Photographer Kiliii Yüyan credits his grandmother for awakening in him a desire to live close to nature.

Living Wild | (Kiliii Yüyan)

Born and raised in the U.S., Yüyan is a descendent of the Nanai people from Siberia and the Han Chinese. And he grew up surrounded by his grandmother's indigenous fables of talking animals and adventures in the wild.

"It was magical," he told Sierra magazine in 2016. "As a kid, being able to ride on the back of an orca or talk to a seal was so exciting to me, and I think that really carried over."

Yüyan is a revivalist. He has dedicated his career, as a documentary photographer and traditional kayak-builder, to re-introducing indigenous culture and technology into the modern world.

This revivalist drive began in earnest about 15 years ago. "[I] was interested in learning some of the traditional skills of living close to the land as my ancestors had," he said in an interview with The Week. "Being an indigenous person and raised non-traditionally, it was of great interest to me."

He began attending classes that taught primitive technology and workshops on wilderness skills. Through these forums he met other revivalists like Lynx Vilden, who guides groups into the wilderness where they live primitively in an effort to connect with nature.

Lynx Vilden, from Living Wild. | (Kiliii Yüyan)

Yüyan joined Vilden in the wild and his early experiences there set him on a professional course guided by aboriginal cultures and natural histories. He has photographed indigenous communities in Alaska, Australia, Canada, and Scandinavia, focusing on the people, wildlife, and the changing land.

In the summer of 2014, he returned to Vilden and her wilderness school, the Four Seasons Prehistoric Project. Through two long periods, Yüyan traveled from his home in Seattle to join the small group of wilderness fellows and document their immersion program in Washington's North Cascades mountain range.

The result is a dynamic collection of portraits and documentary photographs called Living Wild. His documentary work reveals the interdependent nature required of those who want to live, not just survive, in the wild. The frankness of the portraits, against black backgrounds, offer an up-close look at the serious, often weathered, faces of those trying to dedicate themselves to the land.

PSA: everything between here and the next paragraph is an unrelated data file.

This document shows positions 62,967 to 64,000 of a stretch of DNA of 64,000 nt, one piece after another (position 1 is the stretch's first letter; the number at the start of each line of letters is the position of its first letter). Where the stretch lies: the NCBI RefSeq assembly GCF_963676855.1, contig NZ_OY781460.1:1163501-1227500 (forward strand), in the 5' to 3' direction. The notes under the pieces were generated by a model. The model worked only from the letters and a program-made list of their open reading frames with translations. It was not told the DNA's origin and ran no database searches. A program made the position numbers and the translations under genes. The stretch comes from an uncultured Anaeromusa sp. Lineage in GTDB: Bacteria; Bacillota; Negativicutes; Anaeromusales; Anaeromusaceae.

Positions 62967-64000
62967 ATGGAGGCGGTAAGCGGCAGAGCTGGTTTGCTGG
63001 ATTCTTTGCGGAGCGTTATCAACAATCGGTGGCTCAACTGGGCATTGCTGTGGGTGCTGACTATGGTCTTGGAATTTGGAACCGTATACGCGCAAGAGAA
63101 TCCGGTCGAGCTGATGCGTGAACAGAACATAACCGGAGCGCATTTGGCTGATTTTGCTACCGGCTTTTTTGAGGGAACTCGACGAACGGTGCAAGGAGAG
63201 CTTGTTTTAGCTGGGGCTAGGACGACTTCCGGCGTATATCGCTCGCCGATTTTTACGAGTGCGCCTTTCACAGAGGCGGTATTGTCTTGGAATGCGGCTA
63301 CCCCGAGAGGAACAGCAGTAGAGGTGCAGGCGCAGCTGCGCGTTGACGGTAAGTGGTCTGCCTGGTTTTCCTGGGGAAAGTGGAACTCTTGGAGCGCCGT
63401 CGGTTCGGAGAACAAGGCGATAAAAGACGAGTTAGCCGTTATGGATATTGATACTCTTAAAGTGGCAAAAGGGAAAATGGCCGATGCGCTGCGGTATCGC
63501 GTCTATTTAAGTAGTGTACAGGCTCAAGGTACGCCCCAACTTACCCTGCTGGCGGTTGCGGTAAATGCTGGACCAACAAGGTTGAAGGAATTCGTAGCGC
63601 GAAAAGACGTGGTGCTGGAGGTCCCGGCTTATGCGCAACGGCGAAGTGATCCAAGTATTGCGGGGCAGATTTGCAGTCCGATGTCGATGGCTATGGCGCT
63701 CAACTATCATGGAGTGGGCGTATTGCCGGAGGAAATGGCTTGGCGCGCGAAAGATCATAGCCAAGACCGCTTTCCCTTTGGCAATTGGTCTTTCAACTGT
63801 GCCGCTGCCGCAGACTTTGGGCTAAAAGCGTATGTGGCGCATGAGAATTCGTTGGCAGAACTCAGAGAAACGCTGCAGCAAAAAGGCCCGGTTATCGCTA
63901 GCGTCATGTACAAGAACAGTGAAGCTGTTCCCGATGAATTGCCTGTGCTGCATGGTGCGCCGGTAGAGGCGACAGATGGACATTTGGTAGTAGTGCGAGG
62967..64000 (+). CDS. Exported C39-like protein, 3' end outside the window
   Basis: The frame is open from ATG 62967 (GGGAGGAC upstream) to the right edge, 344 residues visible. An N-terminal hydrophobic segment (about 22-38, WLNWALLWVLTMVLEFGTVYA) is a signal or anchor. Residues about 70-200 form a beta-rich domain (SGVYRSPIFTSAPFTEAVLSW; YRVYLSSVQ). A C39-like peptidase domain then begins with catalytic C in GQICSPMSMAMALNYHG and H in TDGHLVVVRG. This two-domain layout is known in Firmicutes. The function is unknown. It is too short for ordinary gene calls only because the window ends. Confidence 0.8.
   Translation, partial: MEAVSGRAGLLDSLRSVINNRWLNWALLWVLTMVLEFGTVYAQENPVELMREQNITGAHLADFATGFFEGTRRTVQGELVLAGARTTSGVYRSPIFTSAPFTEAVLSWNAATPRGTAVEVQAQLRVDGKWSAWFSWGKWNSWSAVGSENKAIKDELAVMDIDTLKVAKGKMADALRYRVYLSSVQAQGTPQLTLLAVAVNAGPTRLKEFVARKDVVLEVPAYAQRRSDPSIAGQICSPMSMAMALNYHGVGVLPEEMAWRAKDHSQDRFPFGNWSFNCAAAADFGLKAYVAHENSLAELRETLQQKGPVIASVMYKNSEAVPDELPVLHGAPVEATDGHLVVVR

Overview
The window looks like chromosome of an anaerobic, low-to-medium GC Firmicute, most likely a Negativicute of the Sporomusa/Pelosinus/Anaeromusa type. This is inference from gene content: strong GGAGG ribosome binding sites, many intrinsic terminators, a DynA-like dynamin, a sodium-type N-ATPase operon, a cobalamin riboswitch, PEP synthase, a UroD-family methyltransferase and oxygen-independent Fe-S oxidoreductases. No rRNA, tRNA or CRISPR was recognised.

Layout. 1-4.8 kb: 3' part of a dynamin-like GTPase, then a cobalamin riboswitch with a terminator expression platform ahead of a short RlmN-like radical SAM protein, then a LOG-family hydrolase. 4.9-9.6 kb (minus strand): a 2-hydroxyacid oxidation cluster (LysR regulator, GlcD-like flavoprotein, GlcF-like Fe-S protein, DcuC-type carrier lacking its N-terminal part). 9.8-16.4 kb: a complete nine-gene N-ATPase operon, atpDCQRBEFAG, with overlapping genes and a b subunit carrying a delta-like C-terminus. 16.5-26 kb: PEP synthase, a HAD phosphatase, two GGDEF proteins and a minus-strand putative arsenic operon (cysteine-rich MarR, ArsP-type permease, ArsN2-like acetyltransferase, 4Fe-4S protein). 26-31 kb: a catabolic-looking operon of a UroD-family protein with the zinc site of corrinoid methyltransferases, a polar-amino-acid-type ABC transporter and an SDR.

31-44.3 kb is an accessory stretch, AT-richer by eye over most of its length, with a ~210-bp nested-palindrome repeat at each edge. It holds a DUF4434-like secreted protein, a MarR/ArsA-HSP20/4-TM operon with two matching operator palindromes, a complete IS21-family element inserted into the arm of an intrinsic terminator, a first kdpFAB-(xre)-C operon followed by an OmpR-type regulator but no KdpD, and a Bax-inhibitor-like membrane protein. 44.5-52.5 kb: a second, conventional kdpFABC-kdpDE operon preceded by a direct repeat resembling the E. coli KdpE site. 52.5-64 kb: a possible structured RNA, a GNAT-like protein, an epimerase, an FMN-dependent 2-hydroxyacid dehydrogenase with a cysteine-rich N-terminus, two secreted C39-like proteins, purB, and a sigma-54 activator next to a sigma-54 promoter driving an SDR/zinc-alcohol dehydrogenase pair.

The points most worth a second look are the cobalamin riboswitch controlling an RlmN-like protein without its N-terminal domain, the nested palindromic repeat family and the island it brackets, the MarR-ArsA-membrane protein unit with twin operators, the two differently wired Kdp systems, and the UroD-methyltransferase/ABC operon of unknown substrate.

Living Wild | (Kiliii Yüyan)

The group learned how to make bows and arrows and stone tools. They foraged, built shelters, and hiked in 100-degree heat. They also learned how to deal with some of nature's greatest threats.

"One evening, a lightning storm raged through the camp and started a fire," Yüyan said. "We were chased by trees falling all around us and flaming embers — it was pretty scary."

The cooperative way the group has to work in the wild influenced how Yüyan photographed — when the sound of the shutter of his go-to camera disrupted hunts, he switched to a camera that would allow him to blend in with his surroundings.

"Understanding the land is critical to our future success as humans," he said. "Although these are modern people returning to a primitive lifestyle for a short time, they developed a strong understanding of the ecological systems of their place and that was incredibly powerful for them."

Below, view a selection of Yüyan's work to see what it's like to live wild.

Living Wild | (Kiliii Yüyan)

Living Wild | (Kiliii Yüyan)

Living Wild | (Kiliii Yüyan)

Living Wild | (Kiliii Yüyan)

Living Wild | (Kiliii Yüyan)

Living Wild | (Kiliii Yüyan)

Living Wild | (Kiliii Yüyan)

**For more of Kiliii Yüyan's work, check out his website, or follow him on Instagram, Twitter, or Facebook.**